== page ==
Patsy Horton is the Managing Editor at Blackstaff Press and Chair of the Northern Irish publishers’ association Publishing Northern Ireland. In addition to her publishing and advocacy roles she has also recently taken the reins as President of Publishing Ireland. With her interests on both north and south of the border, Patsy will chair the opening session of Working Together, Publishing Ireland’s annual trade event on Friday, 14 November. She took some time to talk to PI about the challenges facing Irish publishers today.
PI What is the greatest challenge facing publishers, and Irish publishers in particular today?
PH Well, there are lots to choose from – the behemoth that is Amazon, discoverability, declining physical book sales and retail outlets, keeping pace with digital technologies, competition from other forms of entertainment. The greatest challenge, though, is the same as it ever was – reaching, engaging and retaining readers. There are now many more ways to do that – as well as all the traditional methods at our disposal, there are now digital formats and platforms, digital marketing campaigns and social media, SEO, online retail, and so on. The challenge for publishers is where and how to focus their efforts. Publishers, especially Irish publishers who tend to be small and have limited resources, need to be extremely nimble and strategic and to have efficient workflow systems to navigate so much innovation and change.
PI How would you describe the bookseller-publisher relationship in your experience?
PH In general, booksellers and publishers are good at supporting one another and working together and, in the main, that’s been my experience. Both sides recognise that when the relationship is working well, there’s a real opportunity for everyone to benefit. Like much in publishing, it’s a relationship is changing and is open to new pressures. The growth of ebooks and strong online retail opportunities have challenged the dominance of physical bookstores and have presented publishers with other selling opportunities. So too, many booksellers have diversified and now offer a range of products in their stores alongside books. An increasingly tough market is putting pressure on the bookseller-publisher relationship as both sides fight to hold onto margins when it comes to sales. That being said, all publishers and booksellers recognise that their businesses are interdependent and that our survival depends on being able to work together to find and attract audiences for books.
PI Every collaboration in the industry involves the inevitable sticking point or frustration – what would you say is yours when dealing with booksellers in general?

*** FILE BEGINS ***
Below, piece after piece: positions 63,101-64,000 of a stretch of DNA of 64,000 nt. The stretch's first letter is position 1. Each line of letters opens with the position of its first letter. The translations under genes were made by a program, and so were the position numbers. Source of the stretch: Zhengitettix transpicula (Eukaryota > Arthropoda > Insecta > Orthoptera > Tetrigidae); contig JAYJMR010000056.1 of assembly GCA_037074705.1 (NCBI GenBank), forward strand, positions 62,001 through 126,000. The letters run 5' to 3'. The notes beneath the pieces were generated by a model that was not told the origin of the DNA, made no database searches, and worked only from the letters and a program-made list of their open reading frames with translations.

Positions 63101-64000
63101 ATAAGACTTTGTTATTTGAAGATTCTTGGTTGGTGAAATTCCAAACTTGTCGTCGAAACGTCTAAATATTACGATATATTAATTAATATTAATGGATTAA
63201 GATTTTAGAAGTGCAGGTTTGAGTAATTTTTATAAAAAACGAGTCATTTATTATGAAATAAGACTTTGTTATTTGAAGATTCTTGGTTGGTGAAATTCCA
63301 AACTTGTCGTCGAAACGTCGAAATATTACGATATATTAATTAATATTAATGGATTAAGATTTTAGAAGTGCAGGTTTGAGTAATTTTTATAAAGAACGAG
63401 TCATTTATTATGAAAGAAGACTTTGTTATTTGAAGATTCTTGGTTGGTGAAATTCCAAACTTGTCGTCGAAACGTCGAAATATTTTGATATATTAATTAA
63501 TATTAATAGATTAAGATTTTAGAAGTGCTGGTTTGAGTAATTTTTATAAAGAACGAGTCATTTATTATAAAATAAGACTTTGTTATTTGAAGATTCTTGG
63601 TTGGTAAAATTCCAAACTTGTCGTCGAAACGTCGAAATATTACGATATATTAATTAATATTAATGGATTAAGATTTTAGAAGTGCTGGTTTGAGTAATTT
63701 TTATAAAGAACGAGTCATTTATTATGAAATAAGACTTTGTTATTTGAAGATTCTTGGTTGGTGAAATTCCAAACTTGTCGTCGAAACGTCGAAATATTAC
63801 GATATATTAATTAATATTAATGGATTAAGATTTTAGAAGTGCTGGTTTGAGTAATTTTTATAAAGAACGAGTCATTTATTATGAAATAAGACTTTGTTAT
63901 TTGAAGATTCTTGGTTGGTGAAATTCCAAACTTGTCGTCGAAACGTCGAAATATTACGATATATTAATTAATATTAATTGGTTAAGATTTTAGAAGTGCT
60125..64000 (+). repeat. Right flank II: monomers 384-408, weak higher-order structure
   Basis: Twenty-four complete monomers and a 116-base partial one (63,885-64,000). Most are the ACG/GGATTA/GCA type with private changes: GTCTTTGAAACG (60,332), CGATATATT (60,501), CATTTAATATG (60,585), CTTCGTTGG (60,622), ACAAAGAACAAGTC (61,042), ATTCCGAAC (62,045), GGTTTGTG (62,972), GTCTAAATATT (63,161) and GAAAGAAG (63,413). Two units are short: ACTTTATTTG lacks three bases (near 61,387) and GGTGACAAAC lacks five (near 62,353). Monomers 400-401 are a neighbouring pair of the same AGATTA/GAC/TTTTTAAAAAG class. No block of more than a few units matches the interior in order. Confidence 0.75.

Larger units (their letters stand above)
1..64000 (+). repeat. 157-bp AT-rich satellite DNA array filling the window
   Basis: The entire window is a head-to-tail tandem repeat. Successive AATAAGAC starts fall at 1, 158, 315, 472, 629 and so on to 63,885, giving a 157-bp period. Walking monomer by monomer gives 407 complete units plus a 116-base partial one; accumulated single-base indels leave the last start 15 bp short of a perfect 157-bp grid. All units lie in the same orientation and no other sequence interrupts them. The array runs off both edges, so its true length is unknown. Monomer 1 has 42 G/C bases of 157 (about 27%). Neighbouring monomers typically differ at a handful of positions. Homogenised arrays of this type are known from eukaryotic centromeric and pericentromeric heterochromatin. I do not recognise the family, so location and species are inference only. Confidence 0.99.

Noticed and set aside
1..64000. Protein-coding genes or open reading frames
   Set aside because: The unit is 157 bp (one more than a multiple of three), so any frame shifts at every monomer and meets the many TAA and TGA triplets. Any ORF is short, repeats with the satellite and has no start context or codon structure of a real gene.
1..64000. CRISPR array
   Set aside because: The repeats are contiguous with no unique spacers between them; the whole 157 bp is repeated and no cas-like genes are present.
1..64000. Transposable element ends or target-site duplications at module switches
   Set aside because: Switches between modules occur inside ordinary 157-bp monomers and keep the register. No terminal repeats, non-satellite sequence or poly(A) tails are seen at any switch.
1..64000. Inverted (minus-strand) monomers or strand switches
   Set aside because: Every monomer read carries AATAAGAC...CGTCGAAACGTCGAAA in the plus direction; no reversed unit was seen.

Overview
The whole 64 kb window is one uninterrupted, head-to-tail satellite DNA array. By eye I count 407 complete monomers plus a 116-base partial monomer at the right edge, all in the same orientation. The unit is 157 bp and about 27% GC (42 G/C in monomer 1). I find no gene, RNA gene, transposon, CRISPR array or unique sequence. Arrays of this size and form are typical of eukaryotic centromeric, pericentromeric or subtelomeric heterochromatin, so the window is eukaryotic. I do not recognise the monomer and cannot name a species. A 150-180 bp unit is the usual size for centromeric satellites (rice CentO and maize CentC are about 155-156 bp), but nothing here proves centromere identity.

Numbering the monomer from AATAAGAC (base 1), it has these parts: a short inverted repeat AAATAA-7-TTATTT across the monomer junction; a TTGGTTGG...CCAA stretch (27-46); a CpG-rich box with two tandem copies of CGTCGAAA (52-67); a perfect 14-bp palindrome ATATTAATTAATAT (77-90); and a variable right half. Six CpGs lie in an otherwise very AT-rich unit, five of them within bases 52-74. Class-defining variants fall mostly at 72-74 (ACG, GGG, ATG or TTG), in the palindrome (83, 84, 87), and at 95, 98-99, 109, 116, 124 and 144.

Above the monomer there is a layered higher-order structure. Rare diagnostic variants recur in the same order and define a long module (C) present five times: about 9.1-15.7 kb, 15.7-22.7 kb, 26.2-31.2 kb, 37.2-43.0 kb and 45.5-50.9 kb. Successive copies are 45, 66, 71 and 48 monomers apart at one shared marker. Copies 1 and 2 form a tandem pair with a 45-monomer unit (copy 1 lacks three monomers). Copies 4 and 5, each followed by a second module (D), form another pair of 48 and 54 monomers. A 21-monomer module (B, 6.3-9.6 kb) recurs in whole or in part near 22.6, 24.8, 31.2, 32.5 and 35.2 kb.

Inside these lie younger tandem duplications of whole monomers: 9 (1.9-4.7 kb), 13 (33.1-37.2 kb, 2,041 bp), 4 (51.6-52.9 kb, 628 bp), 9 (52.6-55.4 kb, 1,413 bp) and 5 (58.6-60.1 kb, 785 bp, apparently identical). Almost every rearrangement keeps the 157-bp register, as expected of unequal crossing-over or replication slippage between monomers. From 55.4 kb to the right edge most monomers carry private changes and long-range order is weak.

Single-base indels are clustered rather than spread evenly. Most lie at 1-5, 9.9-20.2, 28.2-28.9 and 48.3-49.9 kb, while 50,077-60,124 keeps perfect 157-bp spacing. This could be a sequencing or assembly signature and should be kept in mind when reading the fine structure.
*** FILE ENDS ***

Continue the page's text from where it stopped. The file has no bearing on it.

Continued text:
PH Right now, it’s returns. In spite of efforts by bookshops to address this, returns are still an issue and it’s really tough for a small publisher like us. Beyond that, I’d say high discounting and being asked to contribute more and more to promotional and marketing activities by bookshops.
PI You recently became president of the Irish book publishers association Publishing Ireland. How would you describe your role?
PH Publishing Ireland – originally Clé – has been in existence since the early 1970s and its remit is to act as a networking and resource organisation for Irish publishers, enabling the sharing of information, expertise and industry knowledge. Beyond that, Publishing Ireland protects and promotes the interests of publishers, giving them a strong voice both nationally and internationally. My role is to ensure that Publishing Ireland continues to give publishers the support that they need, to create strong partnerships that strengthen the industry and to work with the board to ensure that we are the most effective trade organisation that we can be for our members.
PI What are the main objectives for Publishing Ireland going forward for 2015?
PH Publishing Ireland has had a relatively tough time over the last few years and the focus has been on getting the organisation through that. We’re in a much better place now and have a new board of nine people (including myself), all extremely committed and enthusiastic about the work that Publishing Ireland can do. We recently conducted a survey of our members and that has given us important information about where members want to see us focus our efforts – those areas are lobbying; training; and greater information sharing and networking opportunities for publishers. Beyond that, a key priority for us is to work with our members to develop a three-year strategy for the organisation.